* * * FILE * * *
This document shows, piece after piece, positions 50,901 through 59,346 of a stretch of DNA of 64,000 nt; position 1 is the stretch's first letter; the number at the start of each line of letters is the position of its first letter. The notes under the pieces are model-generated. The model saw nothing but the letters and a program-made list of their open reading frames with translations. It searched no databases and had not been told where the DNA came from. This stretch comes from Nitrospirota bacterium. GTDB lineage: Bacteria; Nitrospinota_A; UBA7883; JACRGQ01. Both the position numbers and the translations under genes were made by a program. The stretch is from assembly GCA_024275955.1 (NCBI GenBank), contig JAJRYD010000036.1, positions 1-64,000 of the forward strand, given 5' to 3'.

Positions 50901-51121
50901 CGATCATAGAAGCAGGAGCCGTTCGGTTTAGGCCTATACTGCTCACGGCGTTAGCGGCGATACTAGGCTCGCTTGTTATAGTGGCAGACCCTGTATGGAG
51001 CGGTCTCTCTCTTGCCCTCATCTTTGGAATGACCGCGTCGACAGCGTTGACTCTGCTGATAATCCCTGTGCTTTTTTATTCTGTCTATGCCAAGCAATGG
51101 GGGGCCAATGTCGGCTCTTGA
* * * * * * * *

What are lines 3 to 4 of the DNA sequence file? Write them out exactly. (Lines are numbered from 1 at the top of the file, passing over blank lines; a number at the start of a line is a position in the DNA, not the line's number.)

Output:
50901 CGATCATAGAAGCAGGAGCCGTTCGGTTTAGGCCTATACTGCTCACGGCGTTAGCGGCGATACTAGGCTCGCTTGTTATAGTGGCAGACCCTGTATGGAG
51001 CGGTCTCTCTCTTGCCCTCATCTTTGGAATGACCGCGTCGACAGCGTTGACTCTGCTGATAATCCCTGTGCTTTTTTATTCTGTCTATGCCAAGCAATGG